Can I Soundproof Hollow Doors?
If you’d like to create a calming space without breaking the bank, there are some simple ways you can moderately soundproof hollow core doors rather than fitting a single or couple rooms with mismatched doors. Your options will look a little different, depending on the specific door you are soundproofing. There is no single best way to soundproof a door. In each case, the concepts will be the same, but the execution will vary.
If your door is capable of being taken apart and reassembled, you can add soundproof door panels to the hollow spaces on the inside of the door. Replacing the hollow spaces with dense, porous materials means a decent portion of the sounds coming from either side will be absorbed. Filling a door with sand also provides great sound control, but the door will become very heavy, and it requires enough disassembly of the door to pour the sand into the cavity. If your door won’t come apart without breaking, you still have options. If you plan on lining one or both sides of the door with something like mass loaded vinyl, you can use the vinyl sheets to cover any seams or cuts.
Soundproofing Around the Door
Once you’ve added some density to your door, it’s time to look at the spaces between the door and the frame. Depending on the height of the door frame, and whether or not you have carpeting, the gap below the door can leak a considerable amount of sound. If the door hangs high above hardwood floors, the gap might be larger, allowing for more sound to pass from one room to the next.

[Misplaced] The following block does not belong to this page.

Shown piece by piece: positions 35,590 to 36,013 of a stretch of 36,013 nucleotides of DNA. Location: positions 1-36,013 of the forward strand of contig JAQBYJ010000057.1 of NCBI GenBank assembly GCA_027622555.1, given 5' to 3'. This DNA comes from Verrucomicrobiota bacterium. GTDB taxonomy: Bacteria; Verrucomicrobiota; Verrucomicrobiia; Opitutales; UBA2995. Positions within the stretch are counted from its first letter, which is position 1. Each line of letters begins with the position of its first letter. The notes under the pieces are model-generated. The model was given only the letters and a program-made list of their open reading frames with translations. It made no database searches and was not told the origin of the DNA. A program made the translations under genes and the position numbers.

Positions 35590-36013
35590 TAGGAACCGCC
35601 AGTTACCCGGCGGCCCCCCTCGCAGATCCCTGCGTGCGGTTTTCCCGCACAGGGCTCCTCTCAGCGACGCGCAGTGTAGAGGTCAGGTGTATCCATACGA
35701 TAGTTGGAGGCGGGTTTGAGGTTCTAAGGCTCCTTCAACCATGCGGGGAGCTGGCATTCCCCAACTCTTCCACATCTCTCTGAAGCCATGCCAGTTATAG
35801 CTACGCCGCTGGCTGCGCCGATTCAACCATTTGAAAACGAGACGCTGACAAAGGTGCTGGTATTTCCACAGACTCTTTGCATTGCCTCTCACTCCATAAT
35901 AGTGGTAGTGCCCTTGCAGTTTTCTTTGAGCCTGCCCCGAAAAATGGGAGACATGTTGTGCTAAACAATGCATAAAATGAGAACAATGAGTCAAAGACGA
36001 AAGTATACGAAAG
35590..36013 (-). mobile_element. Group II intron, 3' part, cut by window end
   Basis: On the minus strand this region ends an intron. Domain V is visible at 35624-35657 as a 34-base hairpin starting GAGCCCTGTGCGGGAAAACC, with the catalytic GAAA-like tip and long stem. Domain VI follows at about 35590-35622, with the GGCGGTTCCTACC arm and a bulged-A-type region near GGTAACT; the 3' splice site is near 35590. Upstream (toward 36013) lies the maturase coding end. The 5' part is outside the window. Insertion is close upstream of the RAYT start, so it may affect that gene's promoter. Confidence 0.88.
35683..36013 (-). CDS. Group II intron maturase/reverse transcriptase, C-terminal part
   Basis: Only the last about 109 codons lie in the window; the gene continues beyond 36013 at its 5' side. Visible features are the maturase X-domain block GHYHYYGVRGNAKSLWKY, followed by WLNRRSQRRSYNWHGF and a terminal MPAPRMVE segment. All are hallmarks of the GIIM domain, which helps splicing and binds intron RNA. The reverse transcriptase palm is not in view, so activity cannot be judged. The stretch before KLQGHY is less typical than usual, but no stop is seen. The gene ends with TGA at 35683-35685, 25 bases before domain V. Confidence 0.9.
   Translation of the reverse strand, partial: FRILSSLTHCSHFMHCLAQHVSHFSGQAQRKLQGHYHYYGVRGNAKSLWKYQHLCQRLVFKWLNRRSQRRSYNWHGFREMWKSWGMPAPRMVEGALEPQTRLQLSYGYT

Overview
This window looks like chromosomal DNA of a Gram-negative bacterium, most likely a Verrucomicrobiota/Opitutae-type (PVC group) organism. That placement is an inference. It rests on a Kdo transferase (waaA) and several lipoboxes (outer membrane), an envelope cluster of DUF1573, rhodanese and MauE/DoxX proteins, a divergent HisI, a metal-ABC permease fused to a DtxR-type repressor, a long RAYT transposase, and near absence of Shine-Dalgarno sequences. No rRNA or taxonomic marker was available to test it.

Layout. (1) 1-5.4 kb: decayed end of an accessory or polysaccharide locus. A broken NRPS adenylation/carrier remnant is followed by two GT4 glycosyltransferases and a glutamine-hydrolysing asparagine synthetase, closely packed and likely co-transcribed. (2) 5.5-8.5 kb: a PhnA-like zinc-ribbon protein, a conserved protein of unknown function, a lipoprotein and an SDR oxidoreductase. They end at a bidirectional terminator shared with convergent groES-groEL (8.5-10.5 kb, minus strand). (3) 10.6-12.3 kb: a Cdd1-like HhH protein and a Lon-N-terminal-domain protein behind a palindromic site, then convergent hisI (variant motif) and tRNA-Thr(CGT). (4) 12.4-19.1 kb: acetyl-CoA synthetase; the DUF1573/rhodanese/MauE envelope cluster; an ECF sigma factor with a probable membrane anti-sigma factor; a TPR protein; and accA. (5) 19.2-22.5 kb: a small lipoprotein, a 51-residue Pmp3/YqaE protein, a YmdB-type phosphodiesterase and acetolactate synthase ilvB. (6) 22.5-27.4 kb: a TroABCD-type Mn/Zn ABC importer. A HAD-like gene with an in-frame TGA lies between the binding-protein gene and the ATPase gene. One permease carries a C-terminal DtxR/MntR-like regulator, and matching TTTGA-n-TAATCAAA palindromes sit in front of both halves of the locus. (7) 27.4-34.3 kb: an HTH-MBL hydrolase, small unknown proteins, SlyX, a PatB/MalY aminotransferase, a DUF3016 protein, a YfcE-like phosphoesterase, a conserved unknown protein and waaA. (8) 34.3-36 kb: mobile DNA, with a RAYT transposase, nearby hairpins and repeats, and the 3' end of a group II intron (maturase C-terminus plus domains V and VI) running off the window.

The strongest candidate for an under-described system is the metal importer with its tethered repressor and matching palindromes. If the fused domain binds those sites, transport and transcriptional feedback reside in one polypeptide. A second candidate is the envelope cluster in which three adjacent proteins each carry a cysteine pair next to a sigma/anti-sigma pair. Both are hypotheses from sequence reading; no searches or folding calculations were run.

Consider adding a door sweep or acoustic door threshold to cover that space. Door sweeps are typically made of high-density metal and rubber and can be easily attached at the bottom of any interior door. They are also great at blocking sound and drafts. Acoustic door thresholds can work well if a door sweep is too noisy or must be set too high to accommodate thick carpeting, but are slightly more visibly obtrusive. Traditional door sweeps need to be mounted high enough that they clear any carpeting without causing friction and resistance, so keep that in mind if you choose to install them. Because of this, they don’t completely seal the gap, but they will usually cover a good deal of it.